Richard Jewell (M)
Clint Eastwood retells the story of Richard Jewell, a security guard who discovered a bomb at a crowded park in Atlanta during the 1996 Olympics.
Initially hailed as a hero, Jewell then became the prime suspect in an FBI investigation of the event, with the media leading the charge to judge him ahead of any trial.
Eastwood judiciously squeezes the drama from what's really a very simple story, but never dives deeply enough into any of the characters to make us really care. It's a slow and steady affair. As we first get to know Richard Jewell (Paul Walter Hauser) in this story, there's an uneasy sense that there's something not quite right.
It's 1986 and Jewell, overweight and living with his mother Bobi (Kathy Bates), is an earnest believer in law and order.
He makes clear his desire to be someone important in law enforcement and, at the office where he works as a lowly supply clerk, befriends tempestuous lawyer Watson Bryant (Sam Rockwell). Bryant voices our feelings of suspicion about Jewell, who he catches snooping around his office.
When Bryant then finds out that Jewell has secured a job as a security guard, he warns him that "a little bit of power can turn a man into an arsehole". Our fears seem confirmed: this man is definitely creepy.
Jumping ahead 10 years, Jewell - still looking for a job as a policeman - works as a security guard at a concert in Centennial Park, as Atlanta hosts the Olympics.
He is friendly with the police and officious with a group of young men who are drunk.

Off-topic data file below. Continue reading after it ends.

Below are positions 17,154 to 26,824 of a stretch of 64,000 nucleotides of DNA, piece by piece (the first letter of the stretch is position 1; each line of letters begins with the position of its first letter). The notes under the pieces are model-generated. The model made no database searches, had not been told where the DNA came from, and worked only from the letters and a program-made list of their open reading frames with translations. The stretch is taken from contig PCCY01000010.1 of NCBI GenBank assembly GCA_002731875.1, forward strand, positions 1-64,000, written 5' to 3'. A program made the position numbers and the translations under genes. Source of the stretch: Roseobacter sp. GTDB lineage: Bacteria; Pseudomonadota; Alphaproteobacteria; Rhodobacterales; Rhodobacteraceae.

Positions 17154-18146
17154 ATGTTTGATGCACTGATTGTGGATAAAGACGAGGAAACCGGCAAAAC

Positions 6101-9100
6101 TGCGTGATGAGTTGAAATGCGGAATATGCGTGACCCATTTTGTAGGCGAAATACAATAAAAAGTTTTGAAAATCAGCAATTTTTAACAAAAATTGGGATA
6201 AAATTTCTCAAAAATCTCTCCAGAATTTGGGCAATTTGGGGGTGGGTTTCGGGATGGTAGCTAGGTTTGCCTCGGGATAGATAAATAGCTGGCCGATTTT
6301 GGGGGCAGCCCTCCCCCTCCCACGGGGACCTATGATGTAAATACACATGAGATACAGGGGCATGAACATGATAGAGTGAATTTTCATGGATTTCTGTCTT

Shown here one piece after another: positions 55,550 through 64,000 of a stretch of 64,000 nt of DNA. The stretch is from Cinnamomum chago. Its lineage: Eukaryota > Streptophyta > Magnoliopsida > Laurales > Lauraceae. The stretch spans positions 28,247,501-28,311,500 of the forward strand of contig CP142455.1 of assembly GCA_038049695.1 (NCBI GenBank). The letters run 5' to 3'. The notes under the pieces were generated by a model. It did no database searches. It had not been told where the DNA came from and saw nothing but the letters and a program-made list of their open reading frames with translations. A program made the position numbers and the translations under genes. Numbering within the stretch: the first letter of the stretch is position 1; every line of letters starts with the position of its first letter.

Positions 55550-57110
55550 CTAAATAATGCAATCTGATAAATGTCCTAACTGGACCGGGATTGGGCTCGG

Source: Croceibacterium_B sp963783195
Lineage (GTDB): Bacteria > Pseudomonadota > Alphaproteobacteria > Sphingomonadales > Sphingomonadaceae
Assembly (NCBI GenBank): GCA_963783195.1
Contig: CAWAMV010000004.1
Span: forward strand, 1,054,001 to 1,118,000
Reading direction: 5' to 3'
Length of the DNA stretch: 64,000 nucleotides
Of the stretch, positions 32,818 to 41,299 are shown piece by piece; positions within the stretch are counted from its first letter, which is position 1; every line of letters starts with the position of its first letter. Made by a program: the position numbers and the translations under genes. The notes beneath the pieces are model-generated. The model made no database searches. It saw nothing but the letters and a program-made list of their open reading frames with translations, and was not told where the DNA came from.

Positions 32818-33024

Eastwood traces Jewell's fall from hero to villain and explores the morality of the media.
Quick to use his knowledge of security and police protocols, he spots a suspicious backpack under a bench, raises the alarm, and starts clearing the area. In the crowd is FBI Agent Tom Shaw (John Hamm), who is bored and on duty, and journalist Cathy Scruggs (Olivia Wilde), looking desperately for a story.
It's with these few players that Eastwood traces Jewell's fall from hero to villain and explores the morality of the media.
The main conflict of the piece is between Agent Shaw, who's pushing for a conviction, and lawyer Bryant, who comes to believe utterly that this odd man is innocent.
Shaw is convinced Jewell fits the profile of the "false hero" terrorist - a white male loner with previous experience in the military of law enforcement. He leaks information of the investigation to Scruggs, who will do anything to get a headline.
Bryant believes Jewell is being wrongfully harried by the two most powerful forces in the world: the US Government and the media, and he is charismatic and dogged enough to take them on.
Eastwood is known for his straightforward approach to filmmaking and, like his previous movie Mule (2018), the plot plays out in an overly convenient - sometimes even manipulative way, most noticeably with the arc developed for Scruggs.
The film's title points to a character study and yet Eastwood and screenwriter Billy Ray are unable to scratch much below the surface of Jewell, who needs to be revealed as far more emotionally complex to carry the otherwise straightforward narrative.
More dramatically successful are Eastwood's jabs at the role of the media and its relationship - literally in bed - with Government agencies.
But there's just not enough made of the procedural minutiae and the subtle motivations at work as the plot unfolds.
The cast are all strong, with Olivia Wilde and Sam Rockwell injecting much needed energy into the frequently lumbering storytelling.
Eastwood has worked with editor Joel Cox for more than 40 years, winning many accolades along the way (including an Oscar for Unforgiven in 1992): Richard Jewell definitely needed a racier cut.